Top Democrats are working to manage expectations about a "blue wave" sweeping the party into power on Capitol Hill, urging caution about those predictions amid fresh signs that the midterms could be much closer than anticipated.
With just over two weeks to go before the critical elections, Democratic National Committee Chairman Tom Perez said Monday that he doesn’t use the term “blue wave” to talk about a possible victory for his party. Even though House Minority Leader Nancy Pelosi -- who has her eyes on the speaker's gavel -- said just days earlier they could be looking at a Democratic "tsunami," Perez predicted a tight race for control of Congress.
“We always knew that this election was going to be close — I don’t use the term ‘blue wave,’ I always talk about the need for the blocking and tackling,” Perez told CNN. “I always talk about the need for organizing, to make sure you’re leading with your values, and that’s how we’ve been winning throughout this year and throughout 2017.”
Still, Perez said he is confident that Democrats will take control of the House and pull off victories in a number of gubernatorial races.
“I don’t think the Democratic advantage has ebbed,” Perez said. “We’re talking about the issues that matter most to people.”
Vermont Sen. Bernie Sanders cast even more doubt on the "wave" narrative.
“A lot of people talk about this 'blue wave' and stuff,” Sanders told The Hill. “I don’t believe it.”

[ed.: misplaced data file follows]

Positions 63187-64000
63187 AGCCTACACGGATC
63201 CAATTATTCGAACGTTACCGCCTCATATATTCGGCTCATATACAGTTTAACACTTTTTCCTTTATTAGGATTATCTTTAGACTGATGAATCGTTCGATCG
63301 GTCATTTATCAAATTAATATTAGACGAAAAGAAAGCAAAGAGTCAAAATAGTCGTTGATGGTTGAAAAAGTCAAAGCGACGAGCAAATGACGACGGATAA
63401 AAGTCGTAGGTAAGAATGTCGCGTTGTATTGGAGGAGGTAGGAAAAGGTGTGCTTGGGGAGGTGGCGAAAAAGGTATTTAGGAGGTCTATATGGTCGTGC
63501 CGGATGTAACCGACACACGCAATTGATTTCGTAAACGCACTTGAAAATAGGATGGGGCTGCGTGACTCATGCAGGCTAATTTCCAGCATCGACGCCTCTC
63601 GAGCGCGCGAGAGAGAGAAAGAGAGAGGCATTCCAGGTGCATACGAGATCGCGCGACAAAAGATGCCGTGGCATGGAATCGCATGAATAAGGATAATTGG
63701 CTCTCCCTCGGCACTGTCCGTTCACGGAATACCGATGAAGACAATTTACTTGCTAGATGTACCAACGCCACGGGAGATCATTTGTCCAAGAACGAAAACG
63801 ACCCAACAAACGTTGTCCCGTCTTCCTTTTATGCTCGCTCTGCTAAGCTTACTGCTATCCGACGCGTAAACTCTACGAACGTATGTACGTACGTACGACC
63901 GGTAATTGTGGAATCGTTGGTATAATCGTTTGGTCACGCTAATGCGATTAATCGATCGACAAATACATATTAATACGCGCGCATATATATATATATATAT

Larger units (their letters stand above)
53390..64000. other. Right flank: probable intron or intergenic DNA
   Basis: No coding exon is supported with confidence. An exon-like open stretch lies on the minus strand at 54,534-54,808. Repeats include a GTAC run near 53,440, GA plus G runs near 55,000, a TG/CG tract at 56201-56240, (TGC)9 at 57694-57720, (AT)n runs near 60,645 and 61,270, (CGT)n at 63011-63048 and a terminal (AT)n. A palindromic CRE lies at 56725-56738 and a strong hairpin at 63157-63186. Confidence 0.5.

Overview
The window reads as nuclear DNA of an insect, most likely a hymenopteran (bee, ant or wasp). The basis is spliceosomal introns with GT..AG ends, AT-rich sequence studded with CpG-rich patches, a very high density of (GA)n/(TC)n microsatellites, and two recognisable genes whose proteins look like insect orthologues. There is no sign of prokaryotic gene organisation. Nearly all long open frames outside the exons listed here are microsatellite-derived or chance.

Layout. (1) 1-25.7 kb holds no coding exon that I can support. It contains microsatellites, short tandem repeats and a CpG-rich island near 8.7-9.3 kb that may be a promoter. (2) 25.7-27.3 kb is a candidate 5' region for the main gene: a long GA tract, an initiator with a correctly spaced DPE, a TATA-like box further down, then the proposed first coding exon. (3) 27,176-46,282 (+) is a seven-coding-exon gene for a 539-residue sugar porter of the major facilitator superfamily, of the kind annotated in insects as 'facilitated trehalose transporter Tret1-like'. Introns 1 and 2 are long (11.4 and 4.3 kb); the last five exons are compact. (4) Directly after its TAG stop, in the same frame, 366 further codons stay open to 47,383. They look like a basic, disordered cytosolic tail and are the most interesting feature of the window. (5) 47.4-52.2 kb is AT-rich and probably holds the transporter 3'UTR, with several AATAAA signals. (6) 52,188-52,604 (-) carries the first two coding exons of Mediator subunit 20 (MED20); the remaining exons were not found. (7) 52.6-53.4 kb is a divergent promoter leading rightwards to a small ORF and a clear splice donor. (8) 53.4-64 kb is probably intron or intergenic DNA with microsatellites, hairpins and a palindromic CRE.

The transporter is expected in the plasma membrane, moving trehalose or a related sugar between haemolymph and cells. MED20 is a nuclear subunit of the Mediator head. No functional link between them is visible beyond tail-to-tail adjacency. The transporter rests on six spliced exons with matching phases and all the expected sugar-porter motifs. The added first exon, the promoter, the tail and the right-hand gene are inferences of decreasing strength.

Sanders, an independent who ran for president in 2016 as a Democrat, added: “I happen to think that on election night we’ll find a very, very close situation and maybe a handful of votes determining whether Democrats gain control of the House.”
The cautious comments come as the shifting midterm landscape reflects a Republican advantage in the Senate and the likelihood of a tough fight for control of the House -- which could be determined by just a handful of races, even as Democrats are still seen as having the edge.
Republican National Committee Chairwoman Ronna McDaniel said Monday on Fox News’ “America’s Newsroom” that the GOP should hold the Senate, and has a shot at the House.
“There’s a possibility to keep the majority in the House,” she said. “… But it’s going to depend on our voters turning out.”
The statements from Perez and Sanders stand in stark contrast to the optimism displayed last week by Pelosi.
Pelosi, D-Calif., expressed little doubt of a major Democratic victory in the midterms during a speech at the John F. Kennedy School of Government at Harvard University.
“People ask me all over the country, ‘Is it a wave, or is it a tsunami?'” Pelosi said. “And I said, well, in either case, it’s little drops of water. And many of them. How many a wave, how many more a tsunami. But they’re all close. They’re all very, very close. These are many close races.
“I think if the election were today, we would win the majority. I don’t know how much water would be involved, but we would win the majority. Wave or tsunami, we’ll see in three weeks.”
An NBC News-Wall Street Journal poll released over the weekend found that Democrats continue to hold a sizeable lead in the closing weeks before the midterms, but noted that in districts rated as the most competitive by the nonpartisan Cook Political Report, they are now in a dead heat with Republicans on the question of which party should control Congress.
“The current data shows that the Democratic advantage has ebbed but still with a large advantage. And the GOP shows some life,” Democratic pollster Fred Yang told NBC.
Overall, the poll found that 48 percent of registered voters would prefer having Democrats in control of Congress, compared with 41 percent supporting the GOP. That 7-point gap has narrowed from the 12-point lead the Democrats had in September.
Early voting in certain states, meanwhile, has offered positive signs for Democrats.